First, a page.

Don't fall the words at the top of this blog entry, the main purpose for entering writing contests should be to improve your writing.

Until next week,
happy reading and writing.
Tina Swayzee McCright






Thursday, September 25, 2014

9/25 New Release, EMBRACE THE NIGHT, by Caris Roane

Hi, Everyone! I've had more fun with my Blood Rose Series, a paranormal romance series built around powerful mastyr vampires, each of whom rules one of the Nine Realms. These tormented hunky men suffer from chronic blood starvation, a result of possessing more power than their equals. The series then poses the question:  What if only woman could satisfy the deepest needs of a mastyr vampire? And perhaps more importantly, would she even want the job!?!

Releasing this week, is EMBRACE THE NIGHT, the fifth installment of the Blood Rose Series.  Here's what the story's all about!
~ ~ ~

Barnes & Noble // Kobo // Info // Win // 

He ignored his deepest needs for a hundred years…
Mastyr Vampire Jude has kept his distance from all women because he lost his wife and daughter to an enemy attack a hundred years ago. He won’t go through that kind of loss again. And he won’t jeopardize another woman’s life while the deadly Invictus wraith-pairs still pose a threat in the Nine Realms. But when Hannah saves his life by creating unexpected fire from the palms of her hands, he knows that something ‘very realm’ is going on with her and he can no longer ignore his long-suppressed desire for the beautiful owner of the Gold Rush bar. When his cravings for her blood and her body drive him to take her to bed and tap into her vein, his world shifts forever. But can Hannah make the adjustment to a life lived on the front-lines of an ongoing war? And if anything should happen to her, how could he ever live with himself?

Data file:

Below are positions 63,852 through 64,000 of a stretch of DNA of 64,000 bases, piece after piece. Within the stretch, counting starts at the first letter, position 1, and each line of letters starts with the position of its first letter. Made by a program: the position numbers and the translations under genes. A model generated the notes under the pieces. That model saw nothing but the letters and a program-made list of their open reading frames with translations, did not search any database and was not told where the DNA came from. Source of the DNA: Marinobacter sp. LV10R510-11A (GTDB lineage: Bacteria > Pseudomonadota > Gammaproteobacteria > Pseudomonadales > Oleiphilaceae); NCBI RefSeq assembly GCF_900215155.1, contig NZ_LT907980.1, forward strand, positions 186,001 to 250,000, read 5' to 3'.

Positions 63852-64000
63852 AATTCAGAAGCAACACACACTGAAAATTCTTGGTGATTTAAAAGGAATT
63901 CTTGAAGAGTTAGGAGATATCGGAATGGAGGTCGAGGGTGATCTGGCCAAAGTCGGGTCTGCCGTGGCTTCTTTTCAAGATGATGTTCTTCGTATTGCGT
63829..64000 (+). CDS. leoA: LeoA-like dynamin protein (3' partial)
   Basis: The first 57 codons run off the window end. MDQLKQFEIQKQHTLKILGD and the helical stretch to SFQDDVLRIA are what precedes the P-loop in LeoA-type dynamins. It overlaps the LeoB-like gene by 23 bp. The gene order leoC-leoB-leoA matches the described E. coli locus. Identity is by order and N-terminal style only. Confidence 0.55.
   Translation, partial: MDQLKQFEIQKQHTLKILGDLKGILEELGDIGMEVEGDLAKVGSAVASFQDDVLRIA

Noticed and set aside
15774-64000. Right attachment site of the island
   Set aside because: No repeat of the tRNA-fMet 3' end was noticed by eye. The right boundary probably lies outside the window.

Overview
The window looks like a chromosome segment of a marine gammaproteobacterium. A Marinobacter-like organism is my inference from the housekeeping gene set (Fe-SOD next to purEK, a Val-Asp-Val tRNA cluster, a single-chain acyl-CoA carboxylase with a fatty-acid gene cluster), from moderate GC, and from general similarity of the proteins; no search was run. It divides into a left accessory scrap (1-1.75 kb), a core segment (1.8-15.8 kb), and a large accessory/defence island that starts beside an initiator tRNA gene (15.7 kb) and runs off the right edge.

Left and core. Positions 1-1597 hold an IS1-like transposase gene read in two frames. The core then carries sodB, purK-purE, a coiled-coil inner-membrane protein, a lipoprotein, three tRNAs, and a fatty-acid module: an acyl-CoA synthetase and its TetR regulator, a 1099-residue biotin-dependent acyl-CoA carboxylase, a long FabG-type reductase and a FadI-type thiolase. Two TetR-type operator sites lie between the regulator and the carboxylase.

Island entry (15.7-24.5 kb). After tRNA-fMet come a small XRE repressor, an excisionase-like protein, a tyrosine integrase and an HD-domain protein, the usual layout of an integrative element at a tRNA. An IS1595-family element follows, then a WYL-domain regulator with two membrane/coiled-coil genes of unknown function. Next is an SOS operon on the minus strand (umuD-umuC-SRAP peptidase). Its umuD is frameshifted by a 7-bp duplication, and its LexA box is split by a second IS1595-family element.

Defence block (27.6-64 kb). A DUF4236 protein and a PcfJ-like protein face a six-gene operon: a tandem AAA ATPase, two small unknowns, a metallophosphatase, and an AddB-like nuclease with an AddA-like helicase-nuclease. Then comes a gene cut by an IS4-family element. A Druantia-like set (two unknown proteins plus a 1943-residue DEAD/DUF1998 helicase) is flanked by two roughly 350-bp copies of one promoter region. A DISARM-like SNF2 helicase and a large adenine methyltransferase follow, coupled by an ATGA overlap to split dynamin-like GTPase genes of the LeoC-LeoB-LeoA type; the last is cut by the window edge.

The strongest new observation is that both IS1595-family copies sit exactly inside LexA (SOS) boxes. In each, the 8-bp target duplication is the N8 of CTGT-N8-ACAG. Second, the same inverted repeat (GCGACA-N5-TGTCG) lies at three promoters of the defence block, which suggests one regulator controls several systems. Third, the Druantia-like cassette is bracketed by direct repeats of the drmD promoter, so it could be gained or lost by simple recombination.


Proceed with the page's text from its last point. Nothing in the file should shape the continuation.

For more information check out EMBRACE THE NIGHT on my website!  And be sure to enter my latest CONTEST!


And now, have a wonderful day and an even better night!
000 - Caris Roane Signature - Fine

Sunday, September 21, 2014

Creating Sympathetic Characters





Once again, my husband and I are behind the times. We never watched The Sopranos until he bought the first season recently. I have to admit, it wasn't what I expected. I expected another version of The Godfather. What I saw was a great example of how to make a bad guy likable.

I found myself feeling sorry for the main character, Tony. He has an aging mother who can't take care of herself and yet refuses to move into a retirement community. His wife is never happy. His daughter and wife are always fighting. Plus, his son gets into trouble at school. We might not be able to relate to a mobster, but we can relate to Tony and his multitude of family problems. The fact they are all happening at once, makes us feel sorry for him.

This approach can used with your hero, heroine, or even your villain if you are trying to make him or her multidimensional. Villains are the hero of their own story.

Until next week,
happy reading and writing.
Tina Swayzee McCright